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All-American City

From Jemez Thunder, December 01, 1997

CAPTION FOR PLAQUE AWARDED- DECEMBER 1, 1997 PLAQUE AWAREDED - National Civic League President Chris Gates, Jemez Thunder editor Kathleen Wiegner and Mayor David Sanchez were in Washington, DC, to receive the All-American City Award on Nov. 18. The Mayor was congratulated by Vice President Al Gore at the ceremony, which honored winners of the All-American City Award for the past three years. Jemez Springs won the award in 1995. Photo courtesy of National Civic League

CAPTION FOR PLAQUE AWARDED- DECEMBER 1, 1997
PLAQUE AWAREDED – National Civic League President Chris Gates, Jemez Thunder editor Kathleen Wiegner and Mayor David Sanchez were in Washington, DC, to receive the All-American City Award on Nov. 18. The Mayor was congratulated by Vice President Al Gore at the ceremony, which honored winners of the All-American City Award for the past three years. Jemez Springs won the award in 1995. Photo courtesy of National Civic League

by Kathleen Wiegner, transcribed from Jemez Thunder, July 1, 1995

On June 24, tiny Jemez Springs shared the stage of the Stouffer Hotel’s Grand Ballroom in Cleveland with nine other cities from across the United States. The occasion was the awarding of the National Civic League’s All-American City Awards, which recognize grassroots activism and collaborative problem-solving by public, private and nonprofit sectors.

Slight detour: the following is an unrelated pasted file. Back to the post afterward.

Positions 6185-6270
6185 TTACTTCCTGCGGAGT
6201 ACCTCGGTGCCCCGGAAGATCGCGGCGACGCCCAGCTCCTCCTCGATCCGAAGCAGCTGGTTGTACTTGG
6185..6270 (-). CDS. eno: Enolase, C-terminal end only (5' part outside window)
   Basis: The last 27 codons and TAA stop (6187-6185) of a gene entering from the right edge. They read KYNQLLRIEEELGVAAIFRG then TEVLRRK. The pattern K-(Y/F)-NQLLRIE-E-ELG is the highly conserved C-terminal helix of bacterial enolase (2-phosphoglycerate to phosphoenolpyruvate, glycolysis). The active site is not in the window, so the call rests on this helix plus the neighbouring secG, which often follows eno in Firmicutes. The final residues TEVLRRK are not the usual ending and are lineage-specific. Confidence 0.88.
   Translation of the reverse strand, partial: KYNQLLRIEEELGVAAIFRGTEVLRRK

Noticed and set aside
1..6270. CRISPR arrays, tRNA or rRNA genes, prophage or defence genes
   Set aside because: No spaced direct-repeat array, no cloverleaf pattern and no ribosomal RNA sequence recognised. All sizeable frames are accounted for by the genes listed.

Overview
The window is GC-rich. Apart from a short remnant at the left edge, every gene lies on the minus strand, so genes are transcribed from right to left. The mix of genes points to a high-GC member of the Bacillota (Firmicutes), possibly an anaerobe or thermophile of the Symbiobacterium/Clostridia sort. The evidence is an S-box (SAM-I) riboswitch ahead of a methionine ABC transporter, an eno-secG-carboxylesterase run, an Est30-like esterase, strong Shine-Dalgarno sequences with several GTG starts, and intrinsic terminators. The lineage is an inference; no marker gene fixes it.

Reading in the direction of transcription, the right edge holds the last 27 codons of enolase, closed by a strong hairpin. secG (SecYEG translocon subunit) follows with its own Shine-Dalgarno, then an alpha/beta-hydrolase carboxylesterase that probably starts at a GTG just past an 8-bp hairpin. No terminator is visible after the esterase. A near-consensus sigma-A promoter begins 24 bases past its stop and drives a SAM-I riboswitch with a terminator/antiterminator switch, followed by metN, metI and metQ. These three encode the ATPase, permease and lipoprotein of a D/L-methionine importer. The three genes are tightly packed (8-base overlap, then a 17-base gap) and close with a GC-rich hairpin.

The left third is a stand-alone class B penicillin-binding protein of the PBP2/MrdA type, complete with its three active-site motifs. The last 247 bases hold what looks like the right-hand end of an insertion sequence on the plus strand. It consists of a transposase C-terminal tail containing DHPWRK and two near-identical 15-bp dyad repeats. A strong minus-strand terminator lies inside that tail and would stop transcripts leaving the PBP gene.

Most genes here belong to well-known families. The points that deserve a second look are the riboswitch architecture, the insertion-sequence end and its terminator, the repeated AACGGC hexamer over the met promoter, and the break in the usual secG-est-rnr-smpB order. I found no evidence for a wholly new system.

To the applause of the more than 1,200 delegates from 30 finalist communities, the Jemez Springs delegation – Mayor David Sanchez, Courtney Lewis, Barbi Flora-Baker and Kathleen Wiegner – received the framed certificate which will be formally presented to the village on July 4th.

All-American City

Other cities receiving an award were Mobile, AL, Lindsay, CA, Monrovia, CA, Ocala-Marion County, FL, Lafayette, IN, Greater Louisville, KY, Lumberton, NC, Akron, OH, and Edinburg, TX.

From the beginning, Jemez Springs was a sentimental favorite. The fact that a village of only 456 people had made it to Cleveland in the same company as Greater Louisville (with nearly one million in population) or San Jose, gave Jemez Springs the classic role of the underdog. Sometimes, this caused problems. On the official T-shirt which named the 30 nominated cities, the village was listed as “Jamaz Springs.” The Cleveland Plain Dealer got the spelling right, but missed a word, referring to the village as “Jemez, NM.”

Other cities brought more people and made more elaborate presentations before the 12 judges who made the final decisions: Edinburg brought a 12-piece mariachi band; Lumberton entertained the crowd with rock and roll band comprised of six policeman and a fireman; Ocala showed up with an American Eagle from the petting zoo which proceeded to nip its handler on the cheek during Ocala’s presentation to the judges. Greater Buffalo put together an elaborate video. Many delegates sported custom T-shirts and buttons touting their towns. Lafayette’s delegates were decked out in railmen’s striped overall and caps with buttons that flashed just like a crossing sign.

The Jemez Springs delegates, whose trip was financed totally through donations, put their emphasis on the story they told the judges during the 20 minutes they had to give their presentation and answer questions. The only visuals were color slides of the Jemez take by local photographer Frank Sarnol.

The presentation, which was held on Friday afternoon, started with Mayor Sanchez outlining the problems Jemez Springs, a once-quiet village, has faced recently because of growth in population and in tourism, particularly with the creation of the Jemez National Recreation Area.